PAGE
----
Immigration

A federal court in California has blocked the Trump administration from terminating the Temporary Protected Status program that allows immigrants from four countries to live and work in the United States.

The ruling issued late Wednesday by U.S. District Judge Edward M. Chen Wednesday affects more than 300,000 immigrants enrolled in TPS from El Salvador, Nicaragua, Haiti and Sudan.

TPS was created by Congress in 1990 to allow people from countries suffering civil conflict or natural disasters to remain in the U.S. temporarily.

Edith Espinal sitting in the sanctuary of the Columbus Mennonite Church.
Nick Evans

The Columbus Mennonite Church sits a block off High Street on a Clintonville avenue lined with craftsmen houses. For the past year, this church has been Edith Espinal’s home.

“Very long days for one year,” she says, looking down at her hands. “I don’t how much I can wait.”

Two new reports from the Department of Homeland Security's internal watchdog say the agency was unprepared to implement the Trump administration's family separation policy and detail health and safety risks at a California ICE processing facility.

Updated Oct. 5, 7:05 p.m. ET

This week, the Trump administration moved the legal fight over its controversial plan to add a question about citizenship status to the 2020 census to the U.S. Supreme Court.

NPR's Planet Money has learned that more than 13,500 immigrants, mostly Chinese, who were granted asylum status years ago by the U.S. government, are facing possible deportation.

As the Trump administration turns away asylum-seekers at the border under more restrictive guidance issued by Attorney General Jeff Sessions, U.S. Citizenship and Immigration Services, Immigration and Customs Enforcement and the Executive Office for Immigration Review are considering stripping asylum status from immigrants who won it years ago.

President Trump's immigration crackdown has not come cheap.

Take the cost of deportation: Immigration and Customs Enforcement has its own airline operation to fly deportees back home. So far this fiscal year, it's $107 million over budget.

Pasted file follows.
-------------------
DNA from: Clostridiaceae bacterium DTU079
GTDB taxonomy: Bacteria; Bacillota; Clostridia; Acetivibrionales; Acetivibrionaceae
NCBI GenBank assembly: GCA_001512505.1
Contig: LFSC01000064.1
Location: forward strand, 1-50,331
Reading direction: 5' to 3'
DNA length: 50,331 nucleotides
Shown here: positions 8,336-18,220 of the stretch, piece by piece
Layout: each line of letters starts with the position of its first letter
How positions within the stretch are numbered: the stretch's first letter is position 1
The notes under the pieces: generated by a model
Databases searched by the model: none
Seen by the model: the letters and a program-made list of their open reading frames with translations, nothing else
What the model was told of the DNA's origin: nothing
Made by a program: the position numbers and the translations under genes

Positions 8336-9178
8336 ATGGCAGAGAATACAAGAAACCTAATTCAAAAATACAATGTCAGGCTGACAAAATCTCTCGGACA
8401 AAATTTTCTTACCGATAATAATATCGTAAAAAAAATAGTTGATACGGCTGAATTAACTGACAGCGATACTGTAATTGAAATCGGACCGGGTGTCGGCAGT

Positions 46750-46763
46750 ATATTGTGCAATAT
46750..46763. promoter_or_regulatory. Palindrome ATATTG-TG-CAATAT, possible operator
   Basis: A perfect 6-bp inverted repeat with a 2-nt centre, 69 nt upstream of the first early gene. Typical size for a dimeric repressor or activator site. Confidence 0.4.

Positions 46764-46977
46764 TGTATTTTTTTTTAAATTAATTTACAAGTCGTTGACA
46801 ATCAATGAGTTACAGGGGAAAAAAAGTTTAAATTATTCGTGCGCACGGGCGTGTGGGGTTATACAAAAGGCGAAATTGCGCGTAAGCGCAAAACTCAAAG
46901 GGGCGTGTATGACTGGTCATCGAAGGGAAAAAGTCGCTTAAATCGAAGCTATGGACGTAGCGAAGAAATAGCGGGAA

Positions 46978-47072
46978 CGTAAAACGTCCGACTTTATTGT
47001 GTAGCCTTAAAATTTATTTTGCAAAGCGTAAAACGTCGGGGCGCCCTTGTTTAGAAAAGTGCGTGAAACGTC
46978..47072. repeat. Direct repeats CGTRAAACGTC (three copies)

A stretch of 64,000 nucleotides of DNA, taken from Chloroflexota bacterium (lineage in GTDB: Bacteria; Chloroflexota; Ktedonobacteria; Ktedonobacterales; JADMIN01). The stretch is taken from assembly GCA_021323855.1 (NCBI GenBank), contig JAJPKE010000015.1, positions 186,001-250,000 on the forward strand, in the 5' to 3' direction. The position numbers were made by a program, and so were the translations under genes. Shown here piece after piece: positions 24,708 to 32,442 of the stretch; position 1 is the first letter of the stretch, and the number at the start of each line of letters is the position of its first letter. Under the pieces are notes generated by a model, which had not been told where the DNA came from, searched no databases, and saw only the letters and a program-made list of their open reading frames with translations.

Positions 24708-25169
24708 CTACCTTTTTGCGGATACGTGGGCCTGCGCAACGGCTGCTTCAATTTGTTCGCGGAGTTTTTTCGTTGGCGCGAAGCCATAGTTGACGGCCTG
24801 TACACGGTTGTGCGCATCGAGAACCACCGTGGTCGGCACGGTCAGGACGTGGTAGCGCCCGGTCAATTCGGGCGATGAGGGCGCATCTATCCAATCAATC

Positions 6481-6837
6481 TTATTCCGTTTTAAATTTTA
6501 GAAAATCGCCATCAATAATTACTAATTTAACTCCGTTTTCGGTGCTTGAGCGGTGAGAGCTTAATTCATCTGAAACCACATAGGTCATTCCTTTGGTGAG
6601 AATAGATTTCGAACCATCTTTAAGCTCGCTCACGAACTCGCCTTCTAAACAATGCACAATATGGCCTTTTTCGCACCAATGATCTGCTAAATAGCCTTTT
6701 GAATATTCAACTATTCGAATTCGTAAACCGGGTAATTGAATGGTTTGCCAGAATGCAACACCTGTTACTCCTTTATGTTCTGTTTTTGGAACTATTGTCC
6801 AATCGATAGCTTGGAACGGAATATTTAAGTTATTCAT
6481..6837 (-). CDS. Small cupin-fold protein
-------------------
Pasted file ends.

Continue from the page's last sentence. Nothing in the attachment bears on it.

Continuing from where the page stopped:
Some physicians who examined immigrants while working for the federal government had histories of diluting vaccinations, exploiting women and hiring a hit man to kill a dissatisfied patient, according to a scathing report released by the Department of Homeland Security's internal watchdog.

Maribel Trujillo Diaz, the Butler County mother of four who was deported to her native Mexico in April 2017, is back in the United States.

Bhutanese Nepali Community of Columbus awards ceremony.
Bhutanese Nepali Community of Columbus

Columbus City Council votes Monday on whether to give the Bhutanese Community of Central Ohio a $45,000 grant meant to fill a gap in federal funding.

Updated at 11:13 p.m. ET

Immigrants who benefit from various forms of public assistance, including food stamps and housing subsidies, would face sharp new hurdles to obtaining a green card under a proposed rule announced by the Trump administration on Saturday.

Adora Namigadde / WOSU

Local advocates rallied Thursday to protest the federal government's new restrictions on refugee admissions.

Updated at 3:45 p.m. ET

The Trump administration is proposing to lift court-imposed limits on how long it can hold children in immigration detention.

Gabe Rosenberg / WOSU

An effort to push Columbus to issue municipal ID cards is gaining steam, with Columbus City Council members agreeing to study the issue.  

The line of immigrants applying to become U.S. citizens is becoming longer.

There has been a backlog of citizen applications for years. But the backlog has increased dramatically since President Trump took office. Immigrant advocates say this has become the Trump administration's "second wall."

On a recent workday evening, three immigrants sit in a small airless room in San Francisco for a free citizenship class. Their instructor, Samuel Bianco, dictates some key facts about American civics, slowly, so they can take notes.

The death of a toddler is renewing concerns about the quality of medical care that immigrant families receive in federal detention centers.

Eighteen-month-old Mariee Juárez died after being detained along with her mother Yazmin Juárez at the South Texas Family Residential Center in Dilley, Texas. Her mother says Mariee was a happy, healthy child when they arrived at the U.S. border in March to seek asylum.

Then they were sent to Dilley. Six weeks after being discharged, her mother says, Mariee died of a treatable respiratory infection that began during her detention.

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